What are those causes that the Master values in which we must invest? God wants us to spend his money in causes that delight him so that we multiply the things He finds valuable (Matt. 25: 21,23). What are those? Caring for the poor, the immigrant, the sick and prisoner (Matt. 25:35-36); individuals with material needs (Galatians 6:10); caring for your family, aging parents and children (1 Timothy 5:8, Matt. 15:1-9), and the worship, witness, and nurture of God’s people (giving to build places of worship, to support God’s work and missionary enterprise (1 Chronicles 29, Exodus 35-36; Matt.5:24a; Acts 4:32; I Corinthians 16:2). When we use our resources for people’s lives and God’s glory, we buy the only things that actually last forever.

According to this passage, what is the key for living as trusted stewards? Knowing truly and rightly assessing the character of our heavenly Master. He is generous beyond compare in entrusting his resources to us. He has sown His life in us and has scattered His riches to us. He is a good, generous and patient Lord. He asks of us two things: Faith in Him and investment according to our gifts. The third servant failed in this: “Master, I knew you to be a hard man, reaping where you did not sow, and gathering where you scattered no seed, so I was afraid” (vv. 24, 25). The sense is obvious: “I knew you were one whom it was impossible to serve, one whom nothing would please.” How easy it is to think of God as too demanding and virtually throw on Him the blame of our fruitlessness.

What hinders us from living as trusted stewards? The third steward reminds us that investing God’s resources can be a frightening enterprise. Our doubting and sinful hearts cause us to view our Lord as demanding, harsh, stern, and one who exacts more than he has a right to exact. Do you struggle with a similar view of God? Where are you right now opting for safety rather than risk in serving Him? Where are you burying the Master’s resources in the ground? Ask the Lord to renew your courage to step out and take a risk in serving as His steward.

What motivation is given us so that we live as trusted stewards? We have a generous and good heavenly Master who longs for us to share and experience His joy. Think about what will surely be the most exhilarating moment of your life. To enter into the Kingdom that Jesus has prepared for you from the foundation of the world and to experience His unending joy and to hear your heavenly Father say, “Well done, good and faithful servant…Enter into the joy of your master!” (Verses 21, 23) There is NO GREATER THING!

So, what is the Lord calling you to do? No doubt our Lord has various callings for all of us, but let me give you three broad categories to consider: As His trusted steward, seek a place of active service in your church. Secondly, give sacrificially to God’s work realizing that He calls us to give generously, proportionally, and sacrificially. Thirdly, endeavor by prayer and proclamation to lead others to a personal relationship with Jesus Christ as their Lord and Savior.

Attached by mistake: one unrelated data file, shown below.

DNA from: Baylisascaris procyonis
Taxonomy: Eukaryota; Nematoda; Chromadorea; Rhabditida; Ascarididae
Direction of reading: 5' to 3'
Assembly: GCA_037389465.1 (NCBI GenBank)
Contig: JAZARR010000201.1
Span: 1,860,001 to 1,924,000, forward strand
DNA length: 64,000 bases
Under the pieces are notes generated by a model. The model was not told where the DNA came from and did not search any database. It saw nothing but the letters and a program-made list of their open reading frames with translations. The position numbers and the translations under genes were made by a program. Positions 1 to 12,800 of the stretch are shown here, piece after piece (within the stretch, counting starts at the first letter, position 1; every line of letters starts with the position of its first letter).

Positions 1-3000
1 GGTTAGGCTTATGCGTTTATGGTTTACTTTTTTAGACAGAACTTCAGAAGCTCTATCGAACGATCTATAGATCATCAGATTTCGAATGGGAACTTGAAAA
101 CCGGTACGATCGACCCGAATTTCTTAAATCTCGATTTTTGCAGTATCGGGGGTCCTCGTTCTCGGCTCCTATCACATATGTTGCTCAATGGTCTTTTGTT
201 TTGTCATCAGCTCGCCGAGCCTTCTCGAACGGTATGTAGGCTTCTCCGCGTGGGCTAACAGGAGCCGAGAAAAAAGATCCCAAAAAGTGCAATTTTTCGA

Until Christ returns, we are His trusted stewards who possess His talents to invest them in causes that He values to further His fame and glory in the world. May the Lord renew our resolve to heed the counsel of William James: “The great use of life is to spend it for something that will outlast it.”

“What kind of pastor would you like as your pastor?”

The Apostle Paul reminds Timothy and us that pastors and all church leaders must be those who “hold of the deep truths of the faith with a clear conscience” (1 Timothy 3:9). This hit me with new force today in light of recent pastor scandals in the evangelical church in America.

Alexander McColl once asked his congregation in a sermon:

“What kind of minister would you like as your minister?” Then he answered his own question. “For myself, I would like a minister who had been scorched by the law, melted by the gospel, and much sifted by the temptations of Satan.”

Well, I would like to receive counsel from an elder who was the same sort of man and who had had the same sort of spiritual experience. He could tell, out of his own personal experience, what the Lord means by what he says in his Word, how best to resist temptation and the devil, how to trust in the Lord and his Word, how to make my way through a difficult set of circumstances.

Life is simply too complicated, and I am simply too weak, to make it through by myself without the counsel of others, their correction, their advice, their encouragement. I need wise and godly counsel, and who can give that to me except a man who, as Paul says, holds to the deep truths of the faith with a clear conscience.

John Murray’s Counsel to Church Leaders

John Murray

“Spend at least fifteen minutes every day meditating on some word of God

connected with His promises to His church —

and then plead with Him for its fulfillment.”

 

A great place to start might be Jesus’ promise in Matthew 16:18b:

I will build my church, and the gates of hell shall not prevail against it.

 

Three Priorities During A Season of Change

What are we to focus on during times of organizational change? Here are three priorities for leaders during a season of significant change in your church’s life: